U.S. trade deficit in October shrinks to $43.5 billion


The U.S. economy, which has been picking up steam recently, got another boost from the latest trade numbers.

The Commerce Department said Friday that the nation’s trade deficit in October narrowed to $43.5 billion, the lowest level since December 2010.

The improvement, from an upwardly revised deficit of $44.2 billion in September, was due almost entirely to higher exports and lower imports of petroleum, a volatile category.


Still, the smaller trade shortfall prompted analysts to mark up their projections for gross domestic product, the broadest measure of economic activity.

Macroeconomic Advisers raised its GDP growth forecast for the quarter by two-tenths of a percent, to an annual rate of 3.7%. That’s a significant pickup from 2% most recently estimated for the third quarter. If such an acceleration could be sustained, it would give a big boost to job creation.

But that’s a very big if.

Some analysts expect the U.S. trade deficit to widen again as oil prices have ticked back up. What’s more, there are hints that American exporters are starting to feel the pinch from Europe’s debt troubles and weakening economy. While shipments of capital goods continued to grow, the rate of increase has slowed. Europe accounts for about one-fifth of all U.S. exports.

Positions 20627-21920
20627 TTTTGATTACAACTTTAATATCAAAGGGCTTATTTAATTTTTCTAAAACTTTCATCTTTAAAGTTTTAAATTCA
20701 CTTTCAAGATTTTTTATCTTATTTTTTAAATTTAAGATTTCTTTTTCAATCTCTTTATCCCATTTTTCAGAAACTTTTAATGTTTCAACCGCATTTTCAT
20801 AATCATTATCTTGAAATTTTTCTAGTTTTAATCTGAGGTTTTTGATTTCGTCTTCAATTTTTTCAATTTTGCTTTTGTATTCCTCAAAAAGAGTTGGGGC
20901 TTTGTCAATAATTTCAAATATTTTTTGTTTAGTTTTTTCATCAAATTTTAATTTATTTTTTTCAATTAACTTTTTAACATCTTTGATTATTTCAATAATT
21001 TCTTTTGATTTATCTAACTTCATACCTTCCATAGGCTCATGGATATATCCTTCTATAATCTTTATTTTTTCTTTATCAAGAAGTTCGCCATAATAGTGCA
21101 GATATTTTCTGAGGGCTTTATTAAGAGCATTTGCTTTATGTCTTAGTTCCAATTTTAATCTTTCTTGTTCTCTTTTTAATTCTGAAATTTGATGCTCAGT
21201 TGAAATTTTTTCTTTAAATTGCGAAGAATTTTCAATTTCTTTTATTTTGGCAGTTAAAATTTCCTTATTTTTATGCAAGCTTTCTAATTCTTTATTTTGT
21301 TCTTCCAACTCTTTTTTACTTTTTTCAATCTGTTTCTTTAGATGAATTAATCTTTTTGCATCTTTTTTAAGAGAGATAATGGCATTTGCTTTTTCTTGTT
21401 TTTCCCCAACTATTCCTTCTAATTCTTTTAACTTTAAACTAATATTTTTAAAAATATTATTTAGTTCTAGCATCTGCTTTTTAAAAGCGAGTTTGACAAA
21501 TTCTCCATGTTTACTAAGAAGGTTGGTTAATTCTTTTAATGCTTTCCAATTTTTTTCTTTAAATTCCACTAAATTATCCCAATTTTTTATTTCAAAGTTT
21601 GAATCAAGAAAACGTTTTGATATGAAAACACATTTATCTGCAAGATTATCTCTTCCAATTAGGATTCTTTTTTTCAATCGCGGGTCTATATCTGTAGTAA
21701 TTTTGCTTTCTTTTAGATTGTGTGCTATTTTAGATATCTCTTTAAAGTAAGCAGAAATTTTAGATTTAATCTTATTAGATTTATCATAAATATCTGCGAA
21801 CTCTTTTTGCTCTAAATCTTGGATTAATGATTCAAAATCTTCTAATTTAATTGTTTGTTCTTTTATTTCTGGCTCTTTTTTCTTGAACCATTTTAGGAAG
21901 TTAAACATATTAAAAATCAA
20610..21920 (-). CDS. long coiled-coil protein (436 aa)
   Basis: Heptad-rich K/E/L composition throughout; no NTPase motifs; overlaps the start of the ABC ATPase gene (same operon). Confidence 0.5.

Meanwhile, the recent uptick in American consumer spending could lead to gains in imports in the near future.

Despite worries about the Eurozone debt crisis and the slow growth of jobs in the U.S., consumers are clearly feeling better about the economy.

In the latest sign of that, the early December reading of the University of Michigan consumer sentiment index increased to 67.7, from 64.1 in November, according to a report Friday. It marked the fourth straight month of improvement and was slightly better than what many analysts were expecting.